American consumers' confidence was expected to extend its recent rebound in this morning's Conference Board survey and it did - bigly!
The Conference Board's Consumer Confidence headline print jumped to 109.7 from 102.5 (far above its 104 exp) - the highest since July 2021. Under the hood, both the Present situation (rose to 160.0 from 155.3 in June) and Expectations index (rose to 88.3 from revised 80 in June) jumped with Present situation at its highest since the COVID lockdowns...
Despite rising interest rates, consumers are more upbeat, likely reflecting lower inflation and a tight labor market. Although consumers are less convinced of a recession ahead, we still anticipate one likely before year-end.
“Consumer confidence rose in July 2023 to its highest level since July 2021, reflecting pops in both current conditions and expectations,” said Dana Peterson, Chief Economist at The Conference Board.
“Headline confidence appears to have broken out of the sideways trend that prevailed for much of the last year. Greater confidence was evident across all age groups, and among both consumers earning incomes less than $50,000 and those making more than $100,000.”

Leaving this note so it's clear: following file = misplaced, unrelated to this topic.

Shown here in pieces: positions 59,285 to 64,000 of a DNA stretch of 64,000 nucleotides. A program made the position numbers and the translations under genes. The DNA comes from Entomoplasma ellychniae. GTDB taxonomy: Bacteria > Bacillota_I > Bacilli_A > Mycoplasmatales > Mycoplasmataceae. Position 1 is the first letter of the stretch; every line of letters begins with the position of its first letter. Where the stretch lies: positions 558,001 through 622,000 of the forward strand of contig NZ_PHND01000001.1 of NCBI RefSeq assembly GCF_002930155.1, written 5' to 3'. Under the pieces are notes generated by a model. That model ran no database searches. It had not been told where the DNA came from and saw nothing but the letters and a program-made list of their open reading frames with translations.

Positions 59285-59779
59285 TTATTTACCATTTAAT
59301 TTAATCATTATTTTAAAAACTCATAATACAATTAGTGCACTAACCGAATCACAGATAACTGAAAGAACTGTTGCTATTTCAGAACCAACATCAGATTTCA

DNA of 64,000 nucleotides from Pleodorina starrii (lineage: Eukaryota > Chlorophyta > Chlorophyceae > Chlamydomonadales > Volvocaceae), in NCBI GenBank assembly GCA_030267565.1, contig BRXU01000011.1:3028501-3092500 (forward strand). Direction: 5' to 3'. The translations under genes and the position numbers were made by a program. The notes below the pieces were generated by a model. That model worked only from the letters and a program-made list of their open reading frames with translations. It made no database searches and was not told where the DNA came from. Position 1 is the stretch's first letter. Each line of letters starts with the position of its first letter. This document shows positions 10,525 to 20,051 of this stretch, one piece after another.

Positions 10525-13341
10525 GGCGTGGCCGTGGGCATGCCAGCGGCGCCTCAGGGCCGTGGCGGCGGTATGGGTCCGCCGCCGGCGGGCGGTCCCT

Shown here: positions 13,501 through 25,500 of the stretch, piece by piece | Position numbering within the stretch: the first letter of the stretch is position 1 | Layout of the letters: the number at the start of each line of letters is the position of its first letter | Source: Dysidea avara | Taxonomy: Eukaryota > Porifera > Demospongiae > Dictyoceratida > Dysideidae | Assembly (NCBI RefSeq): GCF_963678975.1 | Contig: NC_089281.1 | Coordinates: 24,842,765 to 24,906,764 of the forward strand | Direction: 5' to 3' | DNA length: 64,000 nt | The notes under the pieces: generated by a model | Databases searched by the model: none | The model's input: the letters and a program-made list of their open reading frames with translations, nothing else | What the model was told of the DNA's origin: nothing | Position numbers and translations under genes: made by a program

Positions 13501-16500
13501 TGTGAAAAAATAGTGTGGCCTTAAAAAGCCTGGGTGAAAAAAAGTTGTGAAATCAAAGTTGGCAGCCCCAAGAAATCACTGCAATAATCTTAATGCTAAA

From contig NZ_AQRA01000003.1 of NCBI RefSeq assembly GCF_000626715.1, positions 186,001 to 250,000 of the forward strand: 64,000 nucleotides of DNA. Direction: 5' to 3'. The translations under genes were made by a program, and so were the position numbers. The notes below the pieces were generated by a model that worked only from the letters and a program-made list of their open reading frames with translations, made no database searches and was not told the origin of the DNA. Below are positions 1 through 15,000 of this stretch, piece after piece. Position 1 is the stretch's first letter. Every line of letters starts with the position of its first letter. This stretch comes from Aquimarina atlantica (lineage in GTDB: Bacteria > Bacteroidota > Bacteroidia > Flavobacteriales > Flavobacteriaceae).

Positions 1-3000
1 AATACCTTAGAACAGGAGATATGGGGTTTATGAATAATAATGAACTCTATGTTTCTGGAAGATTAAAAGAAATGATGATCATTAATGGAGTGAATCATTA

Meanwhile, June's results show consumer inflation expectations over the next 12 months dropped to 5.70% - its lowest since Oct 2020...
The Conference Board's measure of labor market tightness eased slightly more last month (more jobs plentiful vs hard-to-get)...
When asked about current family financial conditions (a measure not included in calculating the Present Situation Index), the share of respondents citing a ‘good’ situation rose, and those citing ‘bad’ conditions fell, signaling still-healthy family finances. This might reflect softening inflation and continued income support from employment.
However, “The proportion of consumers saying recession is “somewhat” or “very likely” to occur ticked up in July, contrary to the Expectations Index spiking this month above the threshold of 80. Still, recession expectations remained below their recent peak, suggesting fears of a recession have eased relative to earlier this year.